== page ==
Vitamin K is a set of fat-soluble vitamins your body requires to produce prothrombin. Prothrombin is a protein that plays a crucial role in supporting multiple body functions such as bone metabolism and blood clotting. It also helps regulate blood calcium levels in the body. This type of vitamin is stored in the liver and several other body tissues such as the heart, brain, bone and pancreas. Vitamin K-1 and vitamin K-2 are the two primary forms of that type of vitamin.
Vitamin K-1 (phylloquinone) is found in dark leafy vegetables. It’s the primary dietary source of the vitamin. Vitamin K-2 (menaquinone) is found in small amounts in fermented foods and organ meats. It’s also present in gut bacteria.
As people age, they might crave the vitamin for several reasons. So, what’s its role as we age?
Health Benefits of Vitamin K as You Age
Vitamin K provides multiple health benefits, from preventing heart disease to maintaining bone strength. It’s particularly crucial for wound healing due to its capacity to help the blood clot. Ensuring you’re getting enough of this vitamin in your diet will expose you to several benefits as you age:
1. Prevents Heart Disease
The amount of the vitamin in your dietary routine habit will determine your risk of possible heart disease in the future. Vitamin K may slow down the progression of chronic coronary artery calcification, which occurs when the buildup of calcium nutrients in the arteries hardens and restricts blood flow.
2. Helps Heal Wounds
Not every blood clot you experience in your body is terrible. For instance, when you get a bruise, scrape or cut, some types of proteins in your blood, especially those relying on vitamin K to work accordingly, can make your blood clot, or coagulate, to protect you from bleeding further.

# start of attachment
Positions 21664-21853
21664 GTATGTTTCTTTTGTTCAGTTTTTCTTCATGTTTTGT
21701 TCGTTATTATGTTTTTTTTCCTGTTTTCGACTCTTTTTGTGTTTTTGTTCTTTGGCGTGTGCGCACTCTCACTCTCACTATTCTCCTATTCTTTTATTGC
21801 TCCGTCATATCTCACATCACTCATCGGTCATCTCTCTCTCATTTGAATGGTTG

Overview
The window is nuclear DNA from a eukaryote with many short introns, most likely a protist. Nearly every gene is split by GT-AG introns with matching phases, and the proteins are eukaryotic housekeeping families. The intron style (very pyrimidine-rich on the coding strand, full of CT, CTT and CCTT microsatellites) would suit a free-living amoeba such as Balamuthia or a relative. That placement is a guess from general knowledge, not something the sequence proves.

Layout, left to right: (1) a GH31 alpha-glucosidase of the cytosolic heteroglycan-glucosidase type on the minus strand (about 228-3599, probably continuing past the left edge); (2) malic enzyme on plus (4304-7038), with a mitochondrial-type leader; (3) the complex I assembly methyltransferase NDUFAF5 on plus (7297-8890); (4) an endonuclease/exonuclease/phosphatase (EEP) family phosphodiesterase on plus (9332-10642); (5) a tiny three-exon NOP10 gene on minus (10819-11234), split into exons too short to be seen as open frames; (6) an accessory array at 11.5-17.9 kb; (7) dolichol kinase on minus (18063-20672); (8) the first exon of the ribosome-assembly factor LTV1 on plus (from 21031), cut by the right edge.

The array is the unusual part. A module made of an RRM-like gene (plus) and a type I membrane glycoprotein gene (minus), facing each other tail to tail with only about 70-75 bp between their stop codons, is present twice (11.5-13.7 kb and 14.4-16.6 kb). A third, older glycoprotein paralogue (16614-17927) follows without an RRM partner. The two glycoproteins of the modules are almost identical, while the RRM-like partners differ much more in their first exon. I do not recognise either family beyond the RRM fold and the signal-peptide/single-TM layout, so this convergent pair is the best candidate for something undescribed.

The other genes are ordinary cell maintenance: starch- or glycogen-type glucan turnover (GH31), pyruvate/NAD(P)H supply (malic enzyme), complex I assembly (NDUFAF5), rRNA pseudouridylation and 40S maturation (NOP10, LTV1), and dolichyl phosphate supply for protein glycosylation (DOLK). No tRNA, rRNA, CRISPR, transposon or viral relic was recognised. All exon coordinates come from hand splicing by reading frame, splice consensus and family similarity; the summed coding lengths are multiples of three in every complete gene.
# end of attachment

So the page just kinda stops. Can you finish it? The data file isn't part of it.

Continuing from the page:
The vitamin may help turn your liquid-looking blood into a sticky, gel-like consistency that hardens into a scab. If there was no blood clotting, you could bleed to death because of the significant or minor injury you sustained.
Patients with blood conditions such as hemophilia might have difficulties with blood clotting. They should maintain regular and adequate intakes of this vitamin, most preferably through their daily dietary routine.
3. Strengthens Bone Health
Like every tissue and organ in your body, bone cells constantly die off and become replaced. Vitamin K helps in the cell turnover process, encouraging the pattern of cell replacement and growth that helps maintain your bone strength. It also helps keep the bone resistant to breaking.
This vitamin may also improve bone density, decrease the risks of fractures and help your body maintain strong bones.
4. Heart Health
Vitamin K can help you maintain a lower blood pressure level by preventing the mineralization process. Mineralization is when there is a buildup of minerals in the arteries. By containing mineralization, your heart gets an opportunity to pump blood efficiently through the body.
5. Anxiety and Depression
High blood glucose levels can increase your risk of developing anxiety, depression and cognitive impairment. Vitamin K can normalize your blood glucose levels to reduce symptoms of depression and anxiety.
Vitamin K-2 contains some antioxidant properties that might assist in the protection against cancer. It can suppress genetic systems that progress to become tumor growth.
The Recommended Amount of Vitamin K in Your Body
It’s essential to get enough of the vitamin if you want to benefit the most from what it offers. According to AARP, approximately 60% of men and 40% of women aged 51 or above don’t receive the recommended quantity of vitamin K.
The recommended intake is 120 mcg and 90 mcg for men and women, respectively. A cup of dark green veggies daily can give you an equivalent amount or even more.
Certain medications may interfere with the levels of this vitamin in your body. For instance, prolonged courses of antibiotics may damage the gut bacteria responsible for producing the vitamin. Several cholesterol-lowering medications might interfere with your body’s capacity to absorb the vitamin properly.
If you’re currently using blood thinners like warfarin, you should not consume any vitamin supplements without seeking professional advice first. That’s because sudden fluctuations in vitamin levels can affect the anticoagulant impacts of warfarin and cause dangerous complications.